I first visited the small town of Mănăstirea in rural Romania in 2010. Around 5,000 people lived in the underdeveloped community with poor sanitation, transport infrastructure and high unemployment, yet almost everyone, including school kids, had a mobile phone.
Now in 2016, nearly every household in Mănăstirea is connected with fixed broadband and most people have smartphones too – though there has been a lack of economic and social improvement since my first visit.
To narrow this unbalanced development, a small association of volunteers was established to take advantage of the connectivity in rural Romania to enhance the quality of life and particularly education, providing free self-study apps such as OneBillion, e-book libraries and digital art workshops.
ICTs for SDG 4
That is just one example of how the UN Sustainable Development Goal 4, which aims to “ensure inclusive and equitable quality education and promote lifelong learning opportunities for all,” can greatly benefit from ICTs, especially in underprivileged parts of the world. Though the global digital divide is still pervasive, over the past few decades, we have witnessed teachers and learners in developing world become empowered through enhanced connectivity, free access to knowledge and affordable hardware.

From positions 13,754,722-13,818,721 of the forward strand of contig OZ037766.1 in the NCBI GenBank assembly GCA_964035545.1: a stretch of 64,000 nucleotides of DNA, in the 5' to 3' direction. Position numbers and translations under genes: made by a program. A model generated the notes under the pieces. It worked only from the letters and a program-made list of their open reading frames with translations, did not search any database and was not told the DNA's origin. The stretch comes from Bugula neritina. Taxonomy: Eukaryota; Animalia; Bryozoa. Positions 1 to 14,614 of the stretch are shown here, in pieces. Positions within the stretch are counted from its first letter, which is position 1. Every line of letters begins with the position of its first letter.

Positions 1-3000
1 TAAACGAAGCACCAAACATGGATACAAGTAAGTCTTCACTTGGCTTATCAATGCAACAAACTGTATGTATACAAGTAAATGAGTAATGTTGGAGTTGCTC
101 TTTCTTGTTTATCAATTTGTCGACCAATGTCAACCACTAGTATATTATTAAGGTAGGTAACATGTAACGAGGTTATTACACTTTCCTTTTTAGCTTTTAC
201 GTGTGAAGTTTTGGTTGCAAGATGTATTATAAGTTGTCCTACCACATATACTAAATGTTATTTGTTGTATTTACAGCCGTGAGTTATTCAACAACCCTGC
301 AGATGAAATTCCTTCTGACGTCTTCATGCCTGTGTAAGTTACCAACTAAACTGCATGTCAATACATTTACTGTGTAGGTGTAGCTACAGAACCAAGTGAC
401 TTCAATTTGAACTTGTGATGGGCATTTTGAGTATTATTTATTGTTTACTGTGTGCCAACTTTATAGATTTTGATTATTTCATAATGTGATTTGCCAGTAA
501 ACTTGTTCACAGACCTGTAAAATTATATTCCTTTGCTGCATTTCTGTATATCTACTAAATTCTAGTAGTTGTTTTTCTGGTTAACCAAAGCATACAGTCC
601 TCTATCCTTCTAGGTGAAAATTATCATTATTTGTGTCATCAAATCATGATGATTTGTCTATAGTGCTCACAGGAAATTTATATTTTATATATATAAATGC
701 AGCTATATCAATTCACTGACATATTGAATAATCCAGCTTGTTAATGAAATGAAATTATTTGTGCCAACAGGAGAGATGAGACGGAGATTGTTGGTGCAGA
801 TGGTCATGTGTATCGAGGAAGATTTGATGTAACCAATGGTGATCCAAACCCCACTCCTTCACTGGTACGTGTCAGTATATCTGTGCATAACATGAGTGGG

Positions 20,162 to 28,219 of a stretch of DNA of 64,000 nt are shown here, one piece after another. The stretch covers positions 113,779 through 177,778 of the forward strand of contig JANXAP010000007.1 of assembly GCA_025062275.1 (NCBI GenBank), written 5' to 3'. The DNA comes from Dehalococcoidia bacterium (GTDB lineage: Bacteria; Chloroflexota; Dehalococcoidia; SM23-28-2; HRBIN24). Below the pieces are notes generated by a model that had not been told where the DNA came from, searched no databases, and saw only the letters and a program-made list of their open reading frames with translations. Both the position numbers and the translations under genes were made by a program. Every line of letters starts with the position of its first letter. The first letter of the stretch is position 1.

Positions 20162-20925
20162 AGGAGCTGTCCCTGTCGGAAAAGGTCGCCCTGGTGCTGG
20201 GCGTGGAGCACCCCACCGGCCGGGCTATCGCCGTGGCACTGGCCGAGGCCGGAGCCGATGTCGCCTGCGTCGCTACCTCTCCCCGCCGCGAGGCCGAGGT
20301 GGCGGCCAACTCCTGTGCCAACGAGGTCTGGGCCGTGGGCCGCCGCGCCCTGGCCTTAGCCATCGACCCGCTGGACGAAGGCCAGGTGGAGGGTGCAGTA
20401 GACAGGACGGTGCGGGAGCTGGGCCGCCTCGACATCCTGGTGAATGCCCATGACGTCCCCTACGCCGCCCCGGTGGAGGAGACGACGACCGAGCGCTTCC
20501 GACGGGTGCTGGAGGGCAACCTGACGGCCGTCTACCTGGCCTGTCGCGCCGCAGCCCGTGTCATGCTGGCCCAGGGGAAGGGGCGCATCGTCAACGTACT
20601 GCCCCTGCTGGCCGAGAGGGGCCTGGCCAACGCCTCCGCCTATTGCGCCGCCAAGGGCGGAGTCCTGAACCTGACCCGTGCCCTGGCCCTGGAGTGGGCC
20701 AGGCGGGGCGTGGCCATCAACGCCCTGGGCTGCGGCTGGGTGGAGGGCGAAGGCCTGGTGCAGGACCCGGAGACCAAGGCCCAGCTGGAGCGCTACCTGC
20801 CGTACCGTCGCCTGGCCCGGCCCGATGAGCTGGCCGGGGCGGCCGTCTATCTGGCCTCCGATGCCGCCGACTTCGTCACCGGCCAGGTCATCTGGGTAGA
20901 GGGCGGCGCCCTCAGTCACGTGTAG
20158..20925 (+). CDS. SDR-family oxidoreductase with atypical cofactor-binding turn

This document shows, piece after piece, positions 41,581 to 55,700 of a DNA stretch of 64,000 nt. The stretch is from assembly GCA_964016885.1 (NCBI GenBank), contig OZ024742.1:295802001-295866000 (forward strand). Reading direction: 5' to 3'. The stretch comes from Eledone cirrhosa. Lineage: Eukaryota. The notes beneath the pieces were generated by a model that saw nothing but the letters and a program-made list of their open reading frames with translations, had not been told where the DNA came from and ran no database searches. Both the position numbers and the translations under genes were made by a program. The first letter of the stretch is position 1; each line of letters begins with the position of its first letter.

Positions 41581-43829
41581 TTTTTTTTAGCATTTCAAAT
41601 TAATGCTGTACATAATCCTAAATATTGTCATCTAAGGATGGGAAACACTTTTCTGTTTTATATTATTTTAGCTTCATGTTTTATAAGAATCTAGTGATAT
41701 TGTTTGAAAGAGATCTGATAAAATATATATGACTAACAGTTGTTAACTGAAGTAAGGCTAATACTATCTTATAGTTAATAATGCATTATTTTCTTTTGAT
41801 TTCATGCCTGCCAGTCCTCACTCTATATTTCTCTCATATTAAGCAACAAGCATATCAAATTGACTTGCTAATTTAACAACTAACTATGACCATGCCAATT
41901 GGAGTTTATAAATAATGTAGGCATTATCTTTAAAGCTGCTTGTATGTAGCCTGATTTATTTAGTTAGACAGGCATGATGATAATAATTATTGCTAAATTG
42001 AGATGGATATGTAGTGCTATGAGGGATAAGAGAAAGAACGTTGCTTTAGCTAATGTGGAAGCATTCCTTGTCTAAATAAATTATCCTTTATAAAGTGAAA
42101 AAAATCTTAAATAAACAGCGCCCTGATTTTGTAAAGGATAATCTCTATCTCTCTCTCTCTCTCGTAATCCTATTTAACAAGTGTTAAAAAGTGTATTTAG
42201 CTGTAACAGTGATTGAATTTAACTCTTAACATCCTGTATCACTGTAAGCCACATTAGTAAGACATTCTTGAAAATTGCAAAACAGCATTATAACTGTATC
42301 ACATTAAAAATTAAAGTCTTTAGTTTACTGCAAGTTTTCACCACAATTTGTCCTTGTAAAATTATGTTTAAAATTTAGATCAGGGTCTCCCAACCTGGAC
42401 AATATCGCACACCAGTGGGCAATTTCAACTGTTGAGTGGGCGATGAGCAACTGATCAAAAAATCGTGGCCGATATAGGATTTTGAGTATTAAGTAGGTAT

Broadband connectivity can make good quality education easily and freely available everywhere. Many learners from low and middle income countries develop University-level skills and knowledge through MOOCs (Massive Open Online Courses), with higher course completion rates than their developed world counterparts. As smartphones and tablets become more affordable, even learners in remote areas can enjoy wide selection of education apps and contents.
In order to benefit from the potential of ICTs in education, schools must also be able to provide the relevant knowledge and skills. ITU, as an UN special agency in ICT, also has promoted the use of ICTs for education through its various initiatives such as ‘Connect a School, Connect a Community’ and International Girls in ICT, a global effort to raise awareness and encourage girls and young women to consider studies and careers in ICT.
Josh Choi is Project Officer in ITU. He has welcomed more than 15,000 students at different levels from all around the world at ITU Visitors’ Centre, educating the trends of ICT alongside with the role of ITU to connect the world.
A previous title of this blog was: ‘Will ICT be an enabler or a threat to the future of education?’